The traditional homeland of the Xingu peoples is located in central Brazil, in an area under increasing pressure from industrial-scale agriculture and livestock. Conflicts between farmers and the Xingu are all too common. But deforestation is damaging farms and forests, disrupting water supplies and increasing the risk of fires.
Efforts to replant trees using conventional methods failed, until a new seed collection network, the Rede de Sementes do Xingu, intervened. It draws on the knowledge of Xingu women in particular, many of whom have become forestry entrepreneurs: they collect a wide variety of seeds from native species, and train community members and farmers in a traditional practice known as Mavuca. This involves spreading a mix of seeds on the ground and allows up to 10 times more trees per hectare to be planted, and at half the cost, than the conventional method of planting single-species saplings.
The Amazon is a vast carbon sink that is in danger. Image: Cool Earth
To date, more than 6,600 hectares of degraded forest have been restored, as a result of which the number and severity of fires have been drastically reduced. Even in 2019, when record fires broke out in the Amazon, only 1,600 hectares were lost in the Xingu Basin, compared to 100,000 hectares a decade earlier, before the program began.
In its 12 years of operation, the network, which won an Ashden award for climate innovation in 2020, has generated around US $ 750,000 (£ 574,000) in income for the Xingu communities collecting the seeds. It has also generated great pride among seed collectors, or Yarang as they are known, who share stories and videos of their work on messaging apps.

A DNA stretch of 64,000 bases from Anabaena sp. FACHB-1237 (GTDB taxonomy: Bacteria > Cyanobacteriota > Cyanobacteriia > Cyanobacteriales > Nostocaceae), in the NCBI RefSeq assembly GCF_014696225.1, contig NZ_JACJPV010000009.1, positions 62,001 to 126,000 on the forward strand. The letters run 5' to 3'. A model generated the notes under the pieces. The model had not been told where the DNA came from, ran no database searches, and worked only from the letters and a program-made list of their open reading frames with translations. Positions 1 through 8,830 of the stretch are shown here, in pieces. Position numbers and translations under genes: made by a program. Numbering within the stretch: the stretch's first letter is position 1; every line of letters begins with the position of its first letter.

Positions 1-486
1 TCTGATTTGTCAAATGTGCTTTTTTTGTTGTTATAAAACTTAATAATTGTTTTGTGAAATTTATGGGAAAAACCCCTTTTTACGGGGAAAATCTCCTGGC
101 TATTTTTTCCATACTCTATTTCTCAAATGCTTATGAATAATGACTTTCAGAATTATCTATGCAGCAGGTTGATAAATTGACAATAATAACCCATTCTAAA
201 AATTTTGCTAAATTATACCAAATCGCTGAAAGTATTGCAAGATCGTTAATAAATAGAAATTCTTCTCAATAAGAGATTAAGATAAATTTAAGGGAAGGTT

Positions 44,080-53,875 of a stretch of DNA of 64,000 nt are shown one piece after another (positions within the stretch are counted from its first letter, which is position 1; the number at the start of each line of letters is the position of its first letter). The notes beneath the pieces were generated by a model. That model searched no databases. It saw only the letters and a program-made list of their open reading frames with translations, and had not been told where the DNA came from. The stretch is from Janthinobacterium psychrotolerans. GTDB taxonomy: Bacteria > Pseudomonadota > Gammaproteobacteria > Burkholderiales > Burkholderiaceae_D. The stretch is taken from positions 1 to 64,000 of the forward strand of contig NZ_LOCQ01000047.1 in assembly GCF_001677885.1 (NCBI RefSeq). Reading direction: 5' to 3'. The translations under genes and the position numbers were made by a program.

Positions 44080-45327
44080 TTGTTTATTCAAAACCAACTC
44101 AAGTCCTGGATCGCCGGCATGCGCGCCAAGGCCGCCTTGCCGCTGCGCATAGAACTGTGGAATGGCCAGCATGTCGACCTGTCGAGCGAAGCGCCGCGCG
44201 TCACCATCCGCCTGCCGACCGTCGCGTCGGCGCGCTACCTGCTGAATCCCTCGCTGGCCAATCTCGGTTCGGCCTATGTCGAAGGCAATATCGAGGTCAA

I didn’t know that people wanted to know what I know
And it has helped heal the gap between the Xingu and the outsiders, while giving the forest dwellers the opportunity to enjoy a prosperous life in their forest home, rather than abandon it in their quest for a better future in the forest. city.
Xingu farmer Placides Pereira is among the gatherers and has seen the impact of reforestation on his own land. Even during the severe drought of 2016, he says: “The stream that runs past my house did not run dry. A professor from a university came to investigate at my farm and I am already giving lectures. I didn’t know that people wanted to know what I know. “
2. Jan Valley, Peru
The remote Ene Valley in Peru is home to the Asháninka people. Their way of life has been greatly affected in recent decades by the successive impacts of the Shining Path guerrilla, the cocaine mafia and now the incursions of loggers, who pressure communities to sell their trees at a rate of demolition.